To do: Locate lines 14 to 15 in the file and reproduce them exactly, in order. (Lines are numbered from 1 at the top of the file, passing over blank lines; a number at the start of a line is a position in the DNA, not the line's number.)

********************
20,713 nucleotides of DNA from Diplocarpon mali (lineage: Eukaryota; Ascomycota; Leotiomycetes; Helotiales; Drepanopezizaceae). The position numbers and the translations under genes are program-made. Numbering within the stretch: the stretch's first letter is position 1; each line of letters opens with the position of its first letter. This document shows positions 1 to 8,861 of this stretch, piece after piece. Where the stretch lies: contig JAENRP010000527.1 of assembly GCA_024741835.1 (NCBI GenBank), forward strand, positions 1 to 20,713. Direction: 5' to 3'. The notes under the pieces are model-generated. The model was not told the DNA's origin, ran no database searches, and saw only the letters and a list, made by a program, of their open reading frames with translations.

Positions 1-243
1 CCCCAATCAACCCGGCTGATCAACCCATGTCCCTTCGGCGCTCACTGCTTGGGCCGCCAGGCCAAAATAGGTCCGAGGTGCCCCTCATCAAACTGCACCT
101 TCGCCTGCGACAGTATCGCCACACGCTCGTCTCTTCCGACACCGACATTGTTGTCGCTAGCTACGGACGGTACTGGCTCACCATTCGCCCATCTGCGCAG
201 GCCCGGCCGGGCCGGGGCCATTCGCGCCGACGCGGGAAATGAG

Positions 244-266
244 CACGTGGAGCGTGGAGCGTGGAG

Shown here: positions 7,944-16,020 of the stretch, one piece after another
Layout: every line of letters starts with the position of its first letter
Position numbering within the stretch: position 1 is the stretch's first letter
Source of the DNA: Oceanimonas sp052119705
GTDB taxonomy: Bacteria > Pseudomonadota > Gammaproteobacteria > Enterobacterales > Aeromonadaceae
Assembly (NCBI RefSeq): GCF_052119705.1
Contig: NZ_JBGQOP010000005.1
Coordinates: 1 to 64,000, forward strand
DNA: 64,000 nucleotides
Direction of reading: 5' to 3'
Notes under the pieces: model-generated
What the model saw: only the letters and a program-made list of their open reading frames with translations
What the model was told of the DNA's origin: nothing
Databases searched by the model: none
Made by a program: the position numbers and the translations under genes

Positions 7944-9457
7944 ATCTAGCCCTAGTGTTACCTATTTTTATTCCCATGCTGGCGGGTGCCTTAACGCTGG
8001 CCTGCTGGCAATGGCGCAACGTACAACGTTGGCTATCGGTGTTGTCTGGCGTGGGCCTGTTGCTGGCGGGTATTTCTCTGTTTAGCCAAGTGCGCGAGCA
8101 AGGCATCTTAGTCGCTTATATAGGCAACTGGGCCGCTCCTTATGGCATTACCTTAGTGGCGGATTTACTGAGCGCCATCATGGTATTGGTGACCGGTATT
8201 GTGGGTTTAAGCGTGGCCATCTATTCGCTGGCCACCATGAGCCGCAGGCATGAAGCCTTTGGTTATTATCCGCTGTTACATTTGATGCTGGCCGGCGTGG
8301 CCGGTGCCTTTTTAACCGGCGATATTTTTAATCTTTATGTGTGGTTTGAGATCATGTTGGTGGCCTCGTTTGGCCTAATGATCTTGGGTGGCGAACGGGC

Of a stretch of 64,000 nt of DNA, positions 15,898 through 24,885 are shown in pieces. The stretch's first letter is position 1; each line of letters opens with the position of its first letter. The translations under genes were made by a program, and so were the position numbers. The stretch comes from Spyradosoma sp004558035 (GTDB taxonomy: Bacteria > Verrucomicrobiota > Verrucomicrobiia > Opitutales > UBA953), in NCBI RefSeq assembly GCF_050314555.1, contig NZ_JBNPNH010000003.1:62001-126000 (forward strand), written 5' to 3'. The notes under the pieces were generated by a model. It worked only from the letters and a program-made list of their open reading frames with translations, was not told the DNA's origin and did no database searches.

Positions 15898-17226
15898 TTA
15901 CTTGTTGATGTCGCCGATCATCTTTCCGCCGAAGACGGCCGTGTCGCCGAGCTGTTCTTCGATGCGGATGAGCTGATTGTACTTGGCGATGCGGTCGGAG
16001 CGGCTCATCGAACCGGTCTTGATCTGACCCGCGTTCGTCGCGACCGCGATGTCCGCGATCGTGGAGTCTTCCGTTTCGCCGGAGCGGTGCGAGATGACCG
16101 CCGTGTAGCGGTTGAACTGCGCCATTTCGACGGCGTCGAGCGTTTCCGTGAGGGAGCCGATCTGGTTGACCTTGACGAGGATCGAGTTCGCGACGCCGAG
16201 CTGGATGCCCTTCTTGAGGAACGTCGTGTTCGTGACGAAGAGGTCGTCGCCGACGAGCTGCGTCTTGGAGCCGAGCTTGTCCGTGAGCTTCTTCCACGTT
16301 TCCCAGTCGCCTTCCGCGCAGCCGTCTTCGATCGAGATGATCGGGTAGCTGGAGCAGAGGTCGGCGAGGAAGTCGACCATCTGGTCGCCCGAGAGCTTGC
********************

Contig: NZ_JBGQOP010000005.1
Coordinates: 1 to 64,000, forward strand